Supporting Give an Hour™

Give an Hour™ is extremely grateful to our generous sponsors:
  • Eli Lilly Foundation 
  • Capital One
  • Philip L. Graham Fund
  • The Standard Charitable Foundation  
  • Veterans Advantage
  • Walmart Foundation
  • Bob Woodruff Foundation
If you are interested in individual or corporate giving, please contact Katherine Wilkins, director of development, at

You may also make an online donation here:  

Monday, May 9, 2011

The Standard Charitable Foundation Grants $25,000 to Give an Hour™

The Standard Charitable Foundation, the philanthropic arm of Standard Insurance Company ("The Standard"), has announced a one-year $25,000 grant to Give an Hour™. This grant, the third made to the nonprofit organization since 2008, brings the total awarded to Give an Hour™ by the Foundation to $115,000.

"At The Standard, we strive to help people achieve financial security," said Greg Ness, president of The Standard Charitable Foundation and president and CEO at The Standard. "This philosophy also guides the Foundation's commitment to support organizations such as Give an Hour™, whose positive impact on families and individuals dealing with disabilities, mental health issues, and the loss of loved ones can be felt in communities throughout our nation."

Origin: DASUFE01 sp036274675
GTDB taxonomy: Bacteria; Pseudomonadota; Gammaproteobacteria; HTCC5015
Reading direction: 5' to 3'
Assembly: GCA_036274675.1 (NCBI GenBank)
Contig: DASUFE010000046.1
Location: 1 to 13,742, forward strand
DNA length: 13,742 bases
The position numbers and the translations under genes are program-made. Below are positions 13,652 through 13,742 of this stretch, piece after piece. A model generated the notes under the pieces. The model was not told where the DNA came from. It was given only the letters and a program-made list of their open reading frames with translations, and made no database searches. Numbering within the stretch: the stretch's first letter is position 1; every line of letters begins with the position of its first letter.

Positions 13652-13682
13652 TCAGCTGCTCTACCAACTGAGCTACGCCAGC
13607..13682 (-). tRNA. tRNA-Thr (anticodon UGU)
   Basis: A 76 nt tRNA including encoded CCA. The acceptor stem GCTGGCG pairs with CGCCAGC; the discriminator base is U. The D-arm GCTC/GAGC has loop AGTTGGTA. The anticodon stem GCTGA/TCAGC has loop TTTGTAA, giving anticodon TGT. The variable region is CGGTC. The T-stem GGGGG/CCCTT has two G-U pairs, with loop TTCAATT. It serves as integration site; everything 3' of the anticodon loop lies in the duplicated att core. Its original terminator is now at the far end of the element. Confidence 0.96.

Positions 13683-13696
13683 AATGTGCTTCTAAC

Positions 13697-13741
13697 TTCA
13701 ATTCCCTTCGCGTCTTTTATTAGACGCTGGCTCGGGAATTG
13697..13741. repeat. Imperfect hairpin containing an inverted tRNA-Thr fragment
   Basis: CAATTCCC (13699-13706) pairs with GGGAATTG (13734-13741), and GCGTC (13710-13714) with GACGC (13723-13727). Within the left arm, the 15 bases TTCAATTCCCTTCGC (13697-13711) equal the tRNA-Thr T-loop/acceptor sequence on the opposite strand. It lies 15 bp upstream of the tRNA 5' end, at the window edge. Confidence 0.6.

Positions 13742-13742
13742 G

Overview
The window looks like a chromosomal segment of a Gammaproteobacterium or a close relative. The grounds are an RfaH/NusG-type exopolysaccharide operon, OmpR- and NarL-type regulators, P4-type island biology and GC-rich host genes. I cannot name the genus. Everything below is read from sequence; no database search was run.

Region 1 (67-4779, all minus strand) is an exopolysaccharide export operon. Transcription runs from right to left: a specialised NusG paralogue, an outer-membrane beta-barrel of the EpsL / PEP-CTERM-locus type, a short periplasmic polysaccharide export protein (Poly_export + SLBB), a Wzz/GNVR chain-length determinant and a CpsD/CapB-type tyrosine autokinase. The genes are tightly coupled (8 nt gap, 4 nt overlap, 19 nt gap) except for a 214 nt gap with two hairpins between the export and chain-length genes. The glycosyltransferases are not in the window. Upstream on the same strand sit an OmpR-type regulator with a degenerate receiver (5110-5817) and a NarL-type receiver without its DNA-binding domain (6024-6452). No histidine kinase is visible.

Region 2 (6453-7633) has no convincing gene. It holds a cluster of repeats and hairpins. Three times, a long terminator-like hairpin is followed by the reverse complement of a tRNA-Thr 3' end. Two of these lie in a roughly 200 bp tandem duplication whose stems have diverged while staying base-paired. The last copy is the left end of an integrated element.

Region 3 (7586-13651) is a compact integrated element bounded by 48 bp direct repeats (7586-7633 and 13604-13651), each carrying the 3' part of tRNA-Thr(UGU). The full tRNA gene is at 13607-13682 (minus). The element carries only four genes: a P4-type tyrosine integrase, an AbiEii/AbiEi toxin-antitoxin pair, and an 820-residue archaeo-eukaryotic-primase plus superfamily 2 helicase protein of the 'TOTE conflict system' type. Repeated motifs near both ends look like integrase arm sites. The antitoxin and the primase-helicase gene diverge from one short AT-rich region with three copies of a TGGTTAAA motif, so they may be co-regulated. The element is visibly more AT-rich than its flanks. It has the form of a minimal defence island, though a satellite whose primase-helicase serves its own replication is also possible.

"Financial support from The Standard Charitable Foundation over a three-year period has helped us continue to make a real difference in the lives of U.S. military personnel and their families," said Dr. Barbara Van Dahlen, founder and president of Give an Hour™. "The Standard has stepped up in recognition of this very deserving population--helping to address the psychological needs of military personnel and their families so that they can live better, more fulfilling lives."